size_t inputLen, char *outBuffer)
{
size_t i, k, t, numBlocks;
- char block[16], *iv;
+ union { char bytes[16]; uint32_t words[4]; } block;
+ char *iv;

if (cipher == NULL || key == NULL || key->direction == RIJNDAEL_DIR_DECRYPT)
{
@@ -231,15 +232,11 @@ rijndaelBlockEncrypt (rijndaelCipherInstance *cipher,
iv = cipher->IV;
for (i = numBlocks; i > 0; i--)
{
- ((uint32_t *) block)[0] = ((uint32_t *) input)[0] ^
- ((uint32_t *) iv)[0];
- ((uint32_t *) block)[1] = ((uint32_t *) input)[1] ^
- ((uint32_t *) iv)[1];
- ((uint32_t *) block)[2] = ((uint32_t *) input)[2] ^
- ((uint32_t *) iv)[2];
- ((uint32_t *) block)[3] = ((uint32_t *) input)[3] ^
- ((uint32_t *) iv)[3];
- rijndaelEncrypt (key->rk, key->Nr, block, outBuffer);
+ block.words[0] = ((uint32_t *) input)[0] ^ ((uint32_t *) iv)[0];
+ block.words[1] = ((uint32_t *) input)[1] ^ ((uint32_t *) iv)[1];
+ block.words[2] = ((uint32_t *) input)[2] ^ ((uint32_t *) iv)[2];
+ block.words[3] = ((uint32_t *) input)[3] ^ ((uint32_t *) iv)[3];
+ rijndaelEncrypt (key->rk, key->Nr, block.bytes, outBuffer);
memcpy (cipher->IV, outBuffer, 16);
input += 16;
outBuffer += 16;
@@ -253,8 +250,8 @@ rijndaelBlockEncrypt (rijndaelCipherInstance *cipher,
memcpy (outBuffer, input, 16);
for (k = 0; k < 128; k++)
{
- rijndaelEncrypt (key->ek, key->Nr, iv, block);
- outBuffer[k >> 3] ^= (block[0] & 0x80U) >> (k & 7);
+ rijndaelEncrypt (key->ek, key->Nr, iv, block.bytes);
+ outBuffer[k >> 3] ^= (block.bytes[0] & 0x80U) >> (k & 7);
for (t = 0; t < 15; t++)
{
iv[t] = (iv[t] << 1) | (iv[t + 1] >> 7);
@@ -281,7 +278,8 @@ rijndaelPadEncrypt (rijndaelCipherInstance *cipher,
size_t inputOctets, char *outBuffer)
{
size_t i, numBlocks, padLen;
- char block[16], *iv;
+ union { char bytes[16]; uint32_t words[4]; } block;
+ char *iv;

if (cipher == NULL || key == NULL || key->direction == RIJNDAEL_DIR_DECRYPT)
{
@@ -305,24 +303,20 @@ rijndaelPadEncrypt (rijndaelCipherInstance *cipher,
}
padLen = 16 - (inputOctets - 16 * numBlocks);
assert (padLen > 0 && padLen <= 16);
- memcpy (block, input, 16 - padLen);
- memset (block + 16 - padLen, padLen, padLen);
- rijndaelEncrypt (key->rk, key->Nr, block, outBuffer);
+ memcpy (block.bytes, input, 16 - padLen);
+ memset (block.bytes + 16 - padLen, padLen, padLen);
+ rijndaelEncrypt (key->rk, key->Nr, block.bytes, outBuffer);
break;

case RIJNDAEL_MODE_CBC:
iv = cipher->IV;
for (i = numBlocks; i > 0; i--)
{
- ((uint32_t *) block)[0] = ((uint32_t *) input)[0] ^
- ((uint32_t *) iv)[0];
- ((uint32_t *) block)[1] = ((uint32_t *) input)[1] ^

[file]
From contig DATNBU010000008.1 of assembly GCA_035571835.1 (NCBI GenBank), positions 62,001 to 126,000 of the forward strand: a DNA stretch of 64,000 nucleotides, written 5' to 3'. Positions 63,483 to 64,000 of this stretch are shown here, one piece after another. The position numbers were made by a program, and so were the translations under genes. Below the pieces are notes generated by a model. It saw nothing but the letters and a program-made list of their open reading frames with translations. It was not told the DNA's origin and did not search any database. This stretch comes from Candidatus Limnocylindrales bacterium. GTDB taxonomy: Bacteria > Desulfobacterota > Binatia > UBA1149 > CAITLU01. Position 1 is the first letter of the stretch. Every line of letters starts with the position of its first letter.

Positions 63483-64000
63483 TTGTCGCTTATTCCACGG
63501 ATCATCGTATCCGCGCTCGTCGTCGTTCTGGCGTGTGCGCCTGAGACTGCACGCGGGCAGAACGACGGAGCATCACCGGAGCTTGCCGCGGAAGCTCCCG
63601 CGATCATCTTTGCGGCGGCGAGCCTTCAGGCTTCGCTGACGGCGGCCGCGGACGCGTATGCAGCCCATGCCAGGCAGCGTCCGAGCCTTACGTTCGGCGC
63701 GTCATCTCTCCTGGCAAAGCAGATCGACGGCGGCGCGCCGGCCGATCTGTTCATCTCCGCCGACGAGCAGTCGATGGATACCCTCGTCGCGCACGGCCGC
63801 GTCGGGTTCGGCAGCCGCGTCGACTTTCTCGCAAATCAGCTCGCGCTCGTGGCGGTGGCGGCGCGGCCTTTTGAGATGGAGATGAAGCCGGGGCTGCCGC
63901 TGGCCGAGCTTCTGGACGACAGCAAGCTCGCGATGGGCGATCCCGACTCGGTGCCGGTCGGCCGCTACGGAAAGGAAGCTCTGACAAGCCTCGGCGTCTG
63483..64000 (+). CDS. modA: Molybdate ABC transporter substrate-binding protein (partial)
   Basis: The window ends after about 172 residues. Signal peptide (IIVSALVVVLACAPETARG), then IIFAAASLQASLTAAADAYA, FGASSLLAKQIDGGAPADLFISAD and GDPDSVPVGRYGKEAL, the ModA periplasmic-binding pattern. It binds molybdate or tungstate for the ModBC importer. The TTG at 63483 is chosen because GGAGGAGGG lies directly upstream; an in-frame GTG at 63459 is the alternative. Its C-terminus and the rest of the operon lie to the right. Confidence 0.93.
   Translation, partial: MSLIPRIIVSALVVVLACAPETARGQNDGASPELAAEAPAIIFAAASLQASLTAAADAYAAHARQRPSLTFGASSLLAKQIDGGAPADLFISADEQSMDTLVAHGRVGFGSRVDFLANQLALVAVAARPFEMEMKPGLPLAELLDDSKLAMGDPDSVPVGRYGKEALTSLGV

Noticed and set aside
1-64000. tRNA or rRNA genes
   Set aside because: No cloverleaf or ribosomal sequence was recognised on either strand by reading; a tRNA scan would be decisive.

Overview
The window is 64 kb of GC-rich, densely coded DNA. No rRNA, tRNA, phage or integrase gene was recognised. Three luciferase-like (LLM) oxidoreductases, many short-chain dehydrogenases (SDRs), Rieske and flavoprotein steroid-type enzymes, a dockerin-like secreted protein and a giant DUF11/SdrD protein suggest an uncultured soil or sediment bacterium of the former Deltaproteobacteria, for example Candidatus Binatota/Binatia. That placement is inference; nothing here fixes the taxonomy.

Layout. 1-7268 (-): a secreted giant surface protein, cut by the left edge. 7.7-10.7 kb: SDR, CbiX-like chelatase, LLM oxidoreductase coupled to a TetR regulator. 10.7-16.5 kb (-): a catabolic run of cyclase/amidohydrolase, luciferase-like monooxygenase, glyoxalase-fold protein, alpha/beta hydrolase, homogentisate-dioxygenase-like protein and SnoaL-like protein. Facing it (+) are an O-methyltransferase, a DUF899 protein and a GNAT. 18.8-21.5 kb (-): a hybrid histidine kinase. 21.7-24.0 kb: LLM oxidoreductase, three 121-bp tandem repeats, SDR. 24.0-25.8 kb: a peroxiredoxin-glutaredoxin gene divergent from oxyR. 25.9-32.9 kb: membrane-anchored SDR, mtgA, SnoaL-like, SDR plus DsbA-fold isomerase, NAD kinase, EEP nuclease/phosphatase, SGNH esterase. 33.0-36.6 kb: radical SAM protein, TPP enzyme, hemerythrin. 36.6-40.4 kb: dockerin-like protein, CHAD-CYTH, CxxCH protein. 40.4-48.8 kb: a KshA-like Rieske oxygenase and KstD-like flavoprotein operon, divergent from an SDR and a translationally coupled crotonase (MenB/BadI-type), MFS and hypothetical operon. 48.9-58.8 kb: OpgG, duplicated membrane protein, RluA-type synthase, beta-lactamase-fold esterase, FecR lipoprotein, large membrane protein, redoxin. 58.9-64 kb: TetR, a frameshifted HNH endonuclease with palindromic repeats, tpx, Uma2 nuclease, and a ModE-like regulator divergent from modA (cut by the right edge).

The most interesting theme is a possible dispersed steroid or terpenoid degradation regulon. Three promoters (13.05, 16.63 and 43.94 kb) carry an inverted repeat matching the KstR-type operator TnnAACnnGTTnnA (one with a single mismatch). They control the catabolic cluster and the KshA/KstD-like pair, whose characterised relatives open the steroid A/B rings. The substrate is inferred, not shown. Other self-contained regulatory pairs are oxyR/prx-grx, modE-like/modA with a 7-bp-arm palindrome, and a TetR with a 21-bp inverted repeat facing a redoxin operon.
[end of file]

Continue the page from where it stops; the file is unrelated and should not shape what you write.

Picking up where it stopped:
- ((uint32_t *) iv)[1];
- ((uint32_t *) block)[2] = ((uint32_t *) input)[2] ^
- ((uint32_t *) iv)[2];
- ((uint32_t *) block)[3] = ((uint32_t *) input)[3] ^
- ((uint32_t *) iv)[3];
- rijndaelEncrypt (key->rk, key->Nr, block, outBuffer);
+ block.words[0] = ((uint32_t *) input)[0] ^ ((uint32_t *) iv)[0];
+ block.words[1] = ((uint32_t *) input)[1] ^ ((uint32_t *) iv)[1];
+ block.words[2] = ((uint32_t *) input)[2] ^ ((uint32_t *) iv)[2];
+ block.words[3] = ((uint32_t *) input)[3] ^ ((uint32_t *) iv)[3];
+ rijndaelEncrypt (key->rk, key->Nr, block.bytes, outBuffer);
memcpy (cipher->IV, outBuffer, 16);
input += 16;
outBuffer += 16;
@@ -331,13 +325,13 @@ rijndaelPadEncrypt (rijndaelCipherInstance *cipher,
assert (padLen > 0 && padLen <= 16);
for (i = 0; i < 16 - padLen; i++)
{
- block[i] = input[i] ^ iv[i];
+ block.bytes[i] = input[i] ^ iv[i];
}
for (i = 16 - padLen; i < 16; i++)
{
- block[i] = (char) padLen ^ iv[i];
+ block.bytes[i] = (char) padLen ^ iv[i];
}
- rijndaelEncrypt (key->rk, key->Nr, block, outBuffer);
+ rijndaelEncrypt (key->rk, key->Nr, block.bytes, outBuffer);
memcpy (cipher->IV, outBuffer, 16);
break;

@@ -355,7 +349,8 @@ rijndaelBlockDecrypt (rijndaelCipherInstance *cipher,
size_t inputLen, char *outBuffer)
{
size_t i, k, t, numBlocks;
- char block[16], *iv;
+ union { char bytes[16]; uint32_t words[4]; } block;
+ char *iv;

if (cipher == NULL
|| key == NULL
@@ -386,13 +381,13 @@ rijndaelBlockDecrypt (rijndaelCipherInstance *cipher,
iv = cipher->IV;
for (i = numBlocks; i > 0; i--)
{
- rijndaelDecrypt (key->rk, key->Nr, input, block);
- ((uint32_t *) block)[0] ^= ((uint32_t *) iv)[0];
- ((uint32_t *) block)[1] ^= ((uint32_t *) iv)[1];
- ((uint32_t *) block)[2] ^= ((uint32_t *) iv)[2];